2. There is no tipping in Japan, and offering a tip can be considered an insult.
  3. There are women-only cars on Japanese subways. The rule only applies during rush hour, but you will be escorted off the train if you attempt to violate it.
  4. Toto seems to have a monopoly on toilets in Japan, and Americans may be surprised by the running water sound effects, heated seats, and multitude of other buttons.
  5. Sleeping on a tatami mat is surprisingly comfortable. Sitting through dinner on a tatami mat, however, requires a bit of flexibility.
  6. Wear nice socks. You will take off your shoes a lot in Japan: before sitting down a for meal, before entering a fitting room, before entering a shrine.
  7. Smoking is allowed in most restaurants. (There are, however, non-smoking rooms or floors in hotels.)
  8. Trashcans are hard to find in Japan. Streets are not lined with trashcans, and you won’t find trashcans in most public places or in lobbies. (Hint: look for recycling bins near vending machines.)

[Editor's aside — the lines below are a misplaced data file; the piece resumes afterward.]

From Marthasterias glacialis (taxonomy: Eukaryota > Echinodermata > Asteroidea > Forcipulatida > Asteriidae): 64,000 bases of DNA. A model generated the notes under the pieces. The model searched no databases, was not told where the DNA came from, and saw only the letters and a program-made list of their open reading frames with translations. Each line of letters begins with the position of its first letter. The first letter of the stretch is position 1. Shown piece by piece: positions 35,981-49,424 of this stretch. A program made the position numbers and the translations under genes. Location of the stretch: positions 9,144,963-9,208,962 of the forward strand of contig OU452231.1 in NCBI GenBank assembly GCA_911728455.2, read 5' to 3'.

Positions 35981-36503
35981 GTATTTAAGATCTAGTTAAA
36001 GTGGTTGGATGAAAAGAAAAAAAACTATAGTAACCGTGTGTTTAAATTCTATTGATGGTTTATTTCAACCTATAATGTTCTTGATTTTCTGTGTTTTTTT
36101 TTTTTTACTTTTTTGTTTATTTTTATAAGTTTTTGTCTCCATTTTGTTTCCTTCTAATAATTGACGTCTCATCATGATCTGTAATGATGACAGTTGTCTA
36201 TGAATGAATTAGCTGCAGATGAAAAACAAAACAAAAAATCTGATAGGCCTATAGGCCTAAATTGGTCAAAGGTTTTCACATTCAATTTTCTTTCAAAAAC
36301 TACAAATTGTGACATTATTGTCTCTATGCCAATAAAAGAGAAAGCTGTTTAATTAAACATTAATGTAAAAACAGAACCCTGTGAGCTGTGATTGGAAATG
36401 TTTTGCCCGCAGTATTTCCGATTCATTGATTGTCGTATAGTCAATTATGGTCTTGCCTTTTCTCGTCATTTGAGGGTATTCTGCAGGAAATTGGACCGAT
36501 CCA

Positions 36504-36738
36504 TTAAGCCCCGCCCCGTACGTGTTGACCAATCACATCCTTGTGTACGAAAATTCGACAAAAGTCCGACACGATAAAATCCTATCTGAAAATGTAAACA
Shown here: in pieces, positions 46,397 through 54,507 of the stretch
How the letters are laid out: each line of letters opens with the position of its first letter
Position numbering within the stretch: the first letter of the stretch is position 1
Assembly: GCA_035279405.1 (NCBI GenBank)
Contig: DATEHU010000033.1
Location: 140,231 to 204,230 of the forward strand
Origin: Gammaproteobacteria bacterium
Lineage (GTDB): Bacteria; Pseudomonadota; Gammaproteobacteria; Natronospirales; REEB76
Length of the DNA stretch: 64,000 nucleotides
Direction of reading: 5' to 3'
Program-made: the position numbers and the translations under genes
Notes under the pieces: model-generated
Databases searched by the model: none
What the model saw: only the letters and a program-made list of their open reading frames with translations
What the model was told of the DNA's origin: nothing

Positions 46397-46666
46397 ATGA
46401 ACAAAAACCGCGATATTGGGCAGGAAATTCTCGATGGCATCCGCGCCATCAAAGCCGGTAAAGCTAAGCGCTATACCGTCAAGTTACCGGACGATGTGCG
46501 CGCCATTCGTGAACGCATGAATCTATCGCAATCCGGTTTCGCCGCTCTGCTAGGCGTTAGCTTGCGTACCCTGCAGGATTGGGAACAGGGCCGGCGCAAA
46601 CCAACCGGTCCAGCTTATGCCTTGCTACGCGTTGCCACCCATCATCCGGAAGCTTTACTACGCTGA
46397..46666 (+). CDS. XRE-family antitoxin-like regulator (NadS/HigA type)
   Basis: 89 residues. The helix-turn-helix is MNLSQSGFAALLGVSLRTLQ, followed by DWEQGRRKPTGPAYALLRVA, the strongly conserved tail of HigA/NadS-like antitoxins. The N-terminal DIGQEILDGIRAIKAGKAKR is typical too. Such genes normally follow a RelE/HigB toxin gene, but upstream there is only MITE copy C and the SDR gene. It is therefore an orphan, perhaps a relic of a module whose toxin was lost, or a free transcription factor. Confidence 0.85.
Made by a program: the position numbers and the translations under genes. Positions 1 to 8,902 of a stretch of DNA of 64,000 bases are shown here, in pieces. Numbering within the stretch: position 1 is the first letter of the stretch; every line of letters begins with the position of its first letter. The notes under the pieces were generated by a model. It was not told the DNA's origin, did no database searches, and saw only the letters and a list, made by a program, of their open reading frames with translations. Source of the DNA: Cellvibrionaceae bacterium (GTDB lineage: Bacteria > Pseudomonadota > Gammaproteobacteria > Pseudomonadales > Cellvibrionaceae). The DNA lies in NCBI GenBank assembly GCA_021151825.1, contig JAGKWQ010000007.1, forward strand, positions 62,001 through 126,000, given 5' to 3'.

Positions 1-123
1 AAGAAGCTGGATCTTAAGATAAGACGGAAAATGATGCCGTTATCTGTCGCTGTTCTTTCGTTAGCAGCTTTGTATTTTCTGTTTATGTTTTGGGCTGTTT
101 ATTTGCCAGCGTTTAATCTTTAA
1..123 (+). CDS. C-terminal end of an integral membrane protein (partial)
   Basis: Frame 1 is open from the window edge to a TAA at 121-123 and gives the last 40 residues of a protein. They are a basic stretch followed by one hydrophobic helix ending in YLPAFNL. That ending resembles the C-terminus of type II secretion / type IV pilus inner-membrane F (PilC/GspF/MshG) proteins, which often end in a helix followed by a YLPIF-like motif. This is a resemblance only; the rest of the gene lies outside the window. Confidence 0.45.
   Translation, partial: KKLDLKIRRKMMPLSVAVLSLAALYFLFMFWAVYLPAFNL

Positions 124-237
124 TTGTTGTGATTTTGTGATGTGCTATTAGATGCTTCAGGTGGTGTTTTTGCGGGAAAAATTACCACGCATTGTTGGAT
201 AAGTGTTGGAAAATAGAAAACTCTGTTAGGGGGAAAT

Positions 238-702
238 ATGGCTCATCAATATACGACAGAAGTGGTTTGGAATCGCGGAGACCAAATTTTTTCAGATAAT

9. Most people do not speak English. Most restaurants, though, have an English version of their menu and/or use a lot of pictures—pointing came in handy on this trip.

 

– Lauren

Stroll-ia through Mongolia: Hiking, Camping, and Horseback Riding by Lake Khuvsgul

With our business meetings behind us, we shed our professional suits in favor of suits of armor at the 13th century camp, a tour destination where guests can experience life in Mongolia long, long ago.

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A group of Mongolian Warriors

The cons of the 13th century camp? No indoor plumbing. The pros of the 13th century camp? Every. Thing. Else. Our group gleefully dressed up as warriors at the first camp, built to replicate life in the Mongolian army. At the second camp, we learned about life as artisans. At the third, we visited the library and had our names written in Mongolian script. At the fourth, we met a real-life shaman. The fifth and last camp was the royal ger, where we dined like kings and queens on traditional Mongolian cuisine. On the menu was Suutei Tsai, a salted milk tea, Khuushur, a fried meaty empanada, and a slightly gamy but delicious lamb noodle dish. We devoured everything with gusto.

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Khuushur, a fried meaty empanada